Last week, commenting on the hand over of Hong Kong, PR Week
thundered ’it will be China which is on trial. And the world will expect
it to live up to its promises’. Judged by such a yardstick, the Chinese
dismissal of the existing legislative council for an appointed body, which
then rubber-stamped illiberal new laws, and the high-profile entry of the
Peoples Liberation Army were a PR disaster.
Nonetheless, it could be that Beijing saw its objectives differently.
What seem heavy-handed blunders to us might have been intended as highly
effective communications of China’s intentions.
Its approach and priorities can be clearly read. First, the PLA’s
deployment was a clear assertion of Chinese sovereignty and a rejection of
any pariah status for the PLA after Tiananmen Square. The PLA might not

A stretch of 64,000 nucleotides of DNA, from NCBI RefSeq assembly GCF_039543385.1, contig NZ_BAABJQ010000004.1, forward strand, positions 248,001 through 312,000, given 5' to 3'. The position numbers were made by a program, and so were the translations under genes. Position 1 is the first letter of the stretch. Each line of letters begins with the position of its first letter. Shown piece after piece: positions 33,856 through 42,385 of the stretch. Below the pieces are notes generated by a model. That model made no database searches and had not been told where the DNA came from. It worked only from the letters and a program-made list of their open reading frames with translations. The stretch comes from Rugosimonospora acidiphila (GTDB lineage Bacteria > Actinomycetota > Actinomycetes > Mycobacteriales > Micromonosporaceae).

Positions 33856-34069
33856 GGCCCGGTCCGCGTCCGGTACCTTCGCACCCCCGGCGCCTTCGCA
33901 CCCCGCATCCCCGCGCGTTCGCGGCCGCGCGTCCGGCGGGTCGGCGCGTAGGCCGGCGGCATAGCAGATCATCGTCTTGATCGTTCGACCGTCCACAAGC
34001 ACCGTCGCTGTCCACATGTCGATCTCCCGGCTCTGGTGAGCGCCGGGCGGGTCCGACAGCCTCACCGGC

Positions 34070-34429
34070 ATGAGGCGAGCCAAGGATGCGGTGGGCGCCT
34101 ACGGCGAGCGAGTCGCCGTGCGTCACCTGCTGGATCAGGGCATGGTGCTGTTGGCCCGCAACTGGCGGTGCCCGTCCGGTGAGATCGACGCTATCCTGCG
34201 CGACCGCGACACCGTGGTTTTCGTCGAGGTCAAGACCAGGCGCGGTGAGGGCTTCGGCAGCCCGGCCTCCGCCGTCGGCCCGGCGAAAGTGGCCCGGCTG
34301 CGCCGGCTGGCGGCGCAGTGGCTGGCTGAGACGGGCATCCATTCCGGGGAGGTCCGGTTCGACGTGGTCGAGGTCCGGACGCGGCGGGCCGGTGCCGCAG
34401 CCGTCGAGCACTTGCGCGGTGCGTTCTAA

have a planned internal security role, but its presence sends a clear
message. China is not embarrassed by assertive nationalism.
Second, China has signalled by its actions that, while it wishes to
preserve Hong Kong’s economic success and to reassure Taiwan about the
prospects for diversity in unification, these are secondary to its
determination that the democracy virus should not be allowed to infect the
China’s key messages were about unification on terms it finds
Next May’s elections might be free and fair, but if they are, China will
have ensured that they exceed expectations. The failure of senior Britons
- let alone the international community - to present a united front
against the swearing in of the interim legislative body suggests that the
Chinese will be allowed a great degree of latitude in eroding Hong Kong’s
political freedoms. As long as the rule of the law and economic freedoms
are preserved, business will collude in such a balance. Sadly, parts of
the Hong Kong media seem to have started down a road of
There will be some constraints on China: Hong Kong is nervous and, at
least for the short term, it will be important to keep on board those top
people kept on from the previous administration. But the Chinese have
lowered the benchmark against which they will be judged, just as Chris
Patten had sought to raise it. Their message might have been unwelcome,
but their communication was certainly effective.